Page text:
By Megan Rauscher
NEW YORK (Reuters Health) - Restricted-carbohydrate diets seem to improve blood sugar control and reduce harmful triglyceride levels in adults with type 2 diabetes, but it is unclear whether these diets aid in weight control or weight loss, new research suggests.
"Many patients with diabetes are looking for ways to lower blood sugar, and they are often confused about which meal plan would be best for them to follow," Dr. Julienne K. Kirk from Wake Forest University School of Medicine, Winston-Salem, North Carolina, noted in an email to Reuters Health.
"Even health professionals -- aware that carbohydrate foods have the largest impact on blood sugar -- are sometimes uncertain what type of diet to suggest to their patients," she added.
Kirk and colleagues pooled data from 13 studies that evaluated restricted-carbohydrate diets in type 2 diabetic patients. "We included studies with a wide range of dietary carbohydrate content in this meta-analysis, from 4 percent to 45 percent of calories, to try to determine if there is a moderately restricted carbohydrate amount that would impact diabetes-related outcomes," they point out in the Journal of the American Dietetic Association.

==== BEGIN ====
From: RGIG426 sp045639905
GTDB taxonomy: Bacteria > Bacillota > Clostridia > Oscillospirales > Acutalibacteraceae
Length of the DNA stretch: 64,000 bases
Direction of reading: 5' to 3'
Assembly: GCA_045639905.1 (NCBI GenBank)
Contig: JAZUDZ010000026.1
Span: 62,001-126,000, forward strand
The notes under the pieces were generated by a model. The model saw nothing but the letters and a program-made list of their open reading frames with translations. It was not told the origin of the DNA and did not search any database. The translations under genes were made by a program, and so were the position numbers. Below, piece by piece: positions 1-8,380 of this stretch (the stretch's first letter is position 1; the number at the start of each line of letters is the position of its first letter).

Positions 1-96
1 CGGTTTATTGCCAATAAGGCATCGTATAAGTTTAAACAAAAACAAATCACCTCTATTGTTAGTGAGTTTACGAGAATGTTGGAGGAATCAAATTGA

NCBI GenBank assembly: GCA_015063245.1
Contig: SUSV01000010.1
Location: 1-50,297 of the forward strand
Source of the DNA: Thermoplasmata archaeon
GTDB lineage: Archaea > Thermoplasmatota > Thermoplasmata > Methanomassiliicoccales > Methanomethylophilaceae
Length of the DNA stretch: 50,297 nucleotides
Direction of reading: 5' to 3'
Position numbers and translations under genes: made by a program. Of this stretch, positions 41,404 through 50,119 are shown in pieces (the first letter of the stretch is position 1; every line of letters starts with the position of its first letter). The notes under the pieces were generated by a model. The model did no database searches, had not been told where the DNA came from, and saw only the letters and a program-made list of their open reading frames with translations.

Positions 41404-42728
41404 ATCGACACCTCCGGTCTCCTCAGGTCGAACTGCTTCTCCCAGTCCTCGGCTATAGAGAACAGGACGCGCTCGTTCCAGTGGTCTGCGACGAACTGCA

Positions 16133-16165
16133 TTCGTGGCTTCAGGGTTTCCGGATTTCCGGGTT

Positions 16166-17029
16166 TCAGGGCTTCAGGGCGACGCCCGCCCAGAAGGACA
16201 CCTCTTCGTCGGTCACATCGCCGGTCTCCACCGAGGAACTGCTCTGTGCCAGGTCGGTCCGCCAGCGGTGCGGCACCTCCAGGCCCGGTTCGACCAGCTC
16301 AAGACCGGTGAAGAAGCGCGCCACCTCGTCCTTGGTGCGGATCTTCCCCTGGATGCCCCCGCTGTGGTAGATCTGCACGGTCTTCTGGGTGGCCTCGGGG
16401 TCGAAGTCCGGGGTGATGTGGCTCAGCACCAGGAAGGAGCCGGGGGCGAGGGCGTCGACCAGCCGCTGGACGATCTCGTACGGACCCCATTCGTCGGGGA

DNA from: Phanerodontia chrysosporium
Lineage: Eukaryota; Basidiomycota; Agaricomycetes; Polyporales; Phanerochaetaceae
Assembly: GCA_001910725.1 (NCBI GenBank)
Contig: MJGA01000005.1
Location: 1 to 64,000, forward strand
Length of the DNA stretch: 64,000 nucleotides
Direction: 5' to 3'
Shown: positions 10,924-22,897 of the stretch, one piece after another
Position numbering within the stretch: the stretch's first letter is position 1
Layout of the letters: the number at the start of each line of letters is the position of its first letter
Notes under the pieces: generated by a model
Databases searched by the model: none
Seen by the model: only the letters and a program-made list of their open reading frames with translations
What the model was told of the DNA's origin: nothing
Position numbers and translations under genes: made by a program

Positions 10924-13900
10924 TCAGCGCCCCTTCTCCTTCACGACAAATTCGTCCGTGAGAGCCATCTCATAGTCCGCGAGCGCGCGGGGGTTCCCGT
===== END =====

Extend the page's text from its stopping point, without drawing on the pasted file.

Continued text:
The results showed that even moderate decreases in carbohydrates can be beneficial in treating type 2 diabetes, not only leading to improved blood sugar control but also to positive changes in lipid levels.
For example, a decrease in dietary carbohydrates from 65 percent to 35 percent could be expected to lead to about a 23 percent fall in triglycerides, the investigators report.
However, the overall effect of restricted-carbohydrate diets on body weight was equivocal.
Kirk noted that there is currently insufficient evidence to recommend low or very low carbohydrate diets (that is, less than 130 grams per day) in patients with diabetes "since long-term effects have not been fully investigated."
As a point of reference, 130 grams of carbohydrates equals 43 percent of calories in a 1,200-calorie diet, 30 percent of calories in a 1,700-calorie diet, and 24 percent of calories in a 2,200-calorie diet.
"While restriction of carbohydrate content is a necessary part of most meal plans, it must be achieved without sacrificing essential nutrients," Kirk said. "The key, as in many aspects of diet and health, may lie in moderation."
SOURCE: Journal of the American Dietetic Association, January 2008.